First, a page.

LinkedIn can be a good way to gain exposure on a wide scale. You can meet people in corporate aviation and make connections all around the world. LinkedIn can really shrink the world into a much smaller entity. With that said, always remember it is a professional site. It is not Facebook, so stay away from posting anything personal, political or otherwise inflammatory there. Always ask yourself if what you post is what you would want an employer to consider. Choose contacts carefully and don’t just try to load up your network. People don’t like to feel stalked. Have a real purpose for asking to connect to an individual (besides wanting to get a look at their contacts) and share that with them when requesting a connection. LinkedIn can be effective if you use it properly.
5. Social Media Aviation Groups
Facebook and Twitter do have some aviation-oriented groups that can be well worth following. Many of those on Facebook are closed groups, so if you see one you would like to join, ask around. Some of your flight crew friends are likely members and can recommend you. Flight attendants can learn a lot of great catering tips and get job leads from these groups sometimes. Being a member also increases your public presence. The more people who “know” you in the business, the better your odds at finding quality work in corporate aviation. Our business is quite virtual and since we all travel so much, we often “know” each other better online than in person. Make that work in your favor and get to know your colleagues where they live, on their iPads!
It’s a new world out there for a corporate aviation job search. Fingers on the keyboard have replaced most of the boots on the ground. I’m sure in another year we’ll be able to rewrite this article with new techniques. Until then, these are some ideas that seem to be working for my aviation colleagues and me, so give them a try and good luck out there.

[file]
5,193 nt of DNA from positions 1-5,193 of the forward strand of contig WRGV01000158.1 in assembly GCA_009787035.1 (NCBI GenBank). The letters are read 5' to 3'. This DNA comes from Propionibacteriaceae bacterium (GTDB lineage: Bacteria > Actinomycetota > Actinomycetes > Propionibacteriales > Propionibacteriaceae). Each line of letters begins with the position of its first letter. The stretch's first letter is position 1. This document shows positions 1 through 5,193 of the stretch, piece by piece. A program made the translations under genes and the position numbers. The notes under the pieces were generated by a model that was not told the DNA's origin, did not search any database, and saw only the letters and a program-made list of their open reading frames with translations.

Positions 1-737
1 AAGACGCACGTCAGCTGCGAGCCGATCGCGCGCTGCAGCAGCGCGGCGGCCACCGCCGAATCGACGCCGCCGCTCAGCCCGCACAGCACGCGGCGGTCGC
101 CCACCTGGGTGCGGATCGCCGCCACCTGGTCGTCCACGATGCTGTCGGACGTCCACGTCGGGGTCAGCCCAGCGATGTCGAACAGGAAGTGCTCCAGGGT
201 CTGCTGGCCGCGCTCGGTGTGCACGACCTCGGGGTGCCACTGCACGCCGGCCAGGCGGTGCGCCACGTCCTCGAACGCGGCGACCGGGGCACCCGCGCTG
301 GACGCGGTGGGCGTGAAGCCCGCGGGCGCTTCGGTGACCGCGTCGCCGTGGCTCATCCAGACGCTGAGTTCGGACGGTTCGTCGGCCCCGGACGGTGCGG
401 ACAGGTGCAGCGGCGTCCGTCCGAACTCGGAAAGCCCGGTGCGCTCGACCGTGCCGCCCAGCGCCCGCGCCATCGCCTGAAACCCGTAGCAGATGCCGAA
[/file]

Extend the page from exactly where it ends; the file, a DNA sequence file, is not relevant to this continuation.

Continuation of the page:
Carol Martin is CEO of airPA, leading a group of flight attendants who serve on corporate jets worldwide. Her company is a comprehensive concierge-style service for executives and families on the go. Martin has been a corporate flight attendant for the past 10 years, maintaining regular safety training at Flight Safety International, FACTS and MedAire and pursues ongoing etiquette and culinary training at the Corporate School of Etiquette. She is trained and experienced on the most advanced private jets in the industry, including the G650 and BBJ. Martin began her career in aviation as a commercial flight attendant with Delta Airlines where she founded “Wings of Angels,” a charitable foundation that assists passengers with special needs. Upon making the transition to corporate flight attendant in 2006, Carol saw the need to define the standard of care for pet passengers on private jets and developed clear, concise Pet Safety Protocols. In addition to being an avid animal lover, she is an advocate in the fight against canine cancer. To that end, a portion of the profits from airPA are donated to the Animal Cancer Foundation to help battle cancer in pets and humans. This guest author’s views are entirely her own and do not necessarily reflect the views of BizJetJobs.com